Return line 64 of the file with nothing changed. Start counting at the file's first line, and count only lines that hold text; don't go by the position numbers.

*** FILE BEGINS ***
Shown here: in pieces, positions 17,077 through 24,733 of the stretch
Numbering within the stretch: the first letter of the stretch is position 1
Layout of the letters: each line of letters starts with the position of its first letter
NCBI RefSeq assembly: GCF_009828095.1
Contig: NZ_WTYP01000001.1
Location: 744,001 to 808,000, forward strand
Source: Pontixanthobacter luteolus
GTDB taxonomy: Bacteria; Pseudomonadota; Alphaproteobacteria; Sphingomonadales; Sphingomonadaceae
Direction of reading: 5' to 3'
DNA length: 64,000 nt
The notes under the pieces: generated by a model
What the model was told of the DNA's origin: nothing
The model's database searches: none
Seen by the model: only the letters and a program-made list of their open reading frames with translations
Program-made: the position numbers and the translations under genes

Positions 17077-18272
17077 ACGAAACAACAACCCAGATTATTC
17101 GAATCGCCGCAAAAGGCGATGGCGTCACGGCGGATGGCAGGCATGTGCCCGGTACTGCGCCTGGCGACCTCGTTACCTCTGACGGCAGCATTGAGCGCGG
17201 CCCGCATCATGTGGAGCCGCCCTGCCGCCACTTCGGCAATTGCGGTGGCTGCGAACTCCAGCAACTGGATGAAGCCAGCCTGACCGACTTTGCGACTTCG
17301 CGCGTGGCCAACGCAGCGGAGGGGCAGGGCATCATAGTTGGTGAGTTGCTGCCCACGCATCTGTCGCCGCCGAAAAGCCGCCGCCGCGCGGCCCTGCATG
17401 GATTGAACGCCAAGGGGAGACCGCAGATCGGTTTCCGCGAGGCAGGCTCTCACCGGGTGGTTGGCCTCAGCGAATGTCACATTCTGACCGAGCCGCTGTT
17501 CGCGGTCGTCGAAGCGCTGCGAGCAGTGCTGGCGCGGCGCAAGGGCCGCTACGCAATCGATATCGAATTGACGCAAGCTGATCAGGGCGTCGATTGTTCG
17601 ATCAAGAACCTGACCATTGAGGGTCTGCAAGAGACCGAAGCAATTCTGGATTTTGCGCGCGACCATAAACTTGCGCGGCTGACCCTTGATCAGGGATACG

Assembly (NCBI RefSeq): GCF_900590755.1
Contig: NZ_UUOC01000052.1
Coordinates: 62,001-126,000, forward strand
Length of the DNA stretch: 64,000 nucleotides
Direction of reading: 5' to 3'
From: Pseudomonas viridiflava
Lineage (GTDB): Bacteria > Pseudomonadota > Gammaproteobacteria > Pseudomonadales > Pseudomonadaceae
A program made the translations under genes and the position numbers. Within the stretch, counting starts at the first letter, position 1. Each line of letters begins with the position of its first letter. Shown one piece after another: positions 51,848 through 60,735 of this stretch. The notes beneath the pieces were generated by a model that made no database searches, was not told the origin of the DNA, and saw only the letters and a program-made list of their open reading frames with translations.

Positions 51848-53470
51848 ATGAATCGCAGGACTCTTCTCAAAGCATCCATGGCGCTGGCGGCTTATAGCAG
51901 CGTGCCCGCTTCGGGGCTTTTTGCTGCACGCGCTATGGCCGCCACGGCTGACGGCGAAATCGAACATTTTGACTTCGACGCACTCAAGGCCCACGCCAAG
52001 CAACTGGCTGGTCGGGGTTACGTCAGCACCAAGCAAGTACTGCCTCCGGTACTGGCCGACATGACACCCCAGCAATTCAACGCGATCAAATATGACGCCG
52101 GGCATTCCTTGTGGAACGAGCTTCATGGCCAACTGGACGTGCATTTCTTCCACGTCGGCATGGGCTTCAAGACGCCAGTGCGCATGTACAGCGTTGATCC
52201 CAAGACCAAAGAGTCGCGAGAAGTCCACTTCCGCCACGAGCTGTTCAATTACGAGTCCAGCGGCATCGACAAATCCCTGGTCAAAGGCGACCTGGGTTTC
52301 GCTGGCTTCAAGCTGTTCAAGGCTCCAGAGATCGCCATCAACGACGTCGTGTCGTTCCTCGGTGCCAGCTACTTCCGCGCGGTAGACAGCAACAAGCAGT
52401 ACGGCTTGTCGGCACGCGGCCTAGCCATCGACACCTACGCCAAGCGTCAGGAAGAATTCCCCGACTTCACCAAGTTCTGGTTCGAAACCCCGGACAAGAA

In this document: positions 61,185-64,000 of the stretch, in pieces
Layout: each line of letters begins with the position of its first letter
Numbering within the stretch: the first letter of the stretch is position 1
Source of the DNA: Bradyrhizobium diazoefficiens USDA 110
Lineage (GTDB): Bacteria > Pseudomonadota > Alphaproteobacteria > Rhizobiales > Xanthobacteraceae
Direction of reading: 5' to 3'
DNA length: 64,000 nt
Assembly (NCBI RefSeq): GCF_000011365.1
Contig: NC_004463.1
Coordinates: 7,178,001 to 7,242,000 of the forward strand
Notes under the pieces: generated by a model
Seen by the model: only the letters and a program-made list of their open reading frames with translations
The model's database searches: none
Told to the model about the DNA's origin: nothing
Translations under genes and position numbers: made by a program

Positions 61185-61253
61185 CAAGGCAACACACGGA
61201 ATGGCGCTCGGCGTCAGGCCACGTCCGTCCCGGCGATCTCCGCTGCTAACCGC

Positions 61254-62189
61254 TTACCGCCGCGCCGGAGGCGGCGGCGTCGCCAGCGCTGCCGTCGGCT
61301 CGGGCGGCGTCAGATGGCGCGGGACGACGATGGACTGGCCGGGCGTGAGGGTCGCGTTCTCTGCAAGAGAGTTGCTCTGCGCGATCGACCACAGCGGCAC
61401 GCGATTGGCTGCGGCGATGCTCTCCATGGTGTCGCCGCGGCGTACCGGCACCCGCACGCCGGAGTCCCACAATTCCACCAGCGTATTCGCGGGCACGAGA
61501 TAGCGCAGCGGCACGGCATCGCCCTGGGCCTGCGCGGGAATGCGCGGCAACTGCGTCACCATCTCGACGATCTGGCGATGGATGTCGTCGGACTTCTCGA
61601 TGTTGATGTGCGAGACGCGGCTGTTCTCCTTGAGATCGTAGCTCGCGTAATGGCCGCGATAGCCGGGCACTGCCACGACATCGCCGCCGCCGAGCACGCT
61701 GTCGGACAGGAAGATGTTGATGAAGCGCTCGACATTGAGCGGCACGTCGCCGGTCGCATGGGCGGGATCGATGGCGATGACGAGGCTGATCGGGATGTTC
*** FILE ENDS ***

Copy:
61701 GTCGGACAGGAAGATGTTGATGAAGCGCTCGACATTGAGCGGCACGTCGCCGGTCGCATGGGCGGGATCGATGGCGATGACGAGGCTGATCGGGATGTTC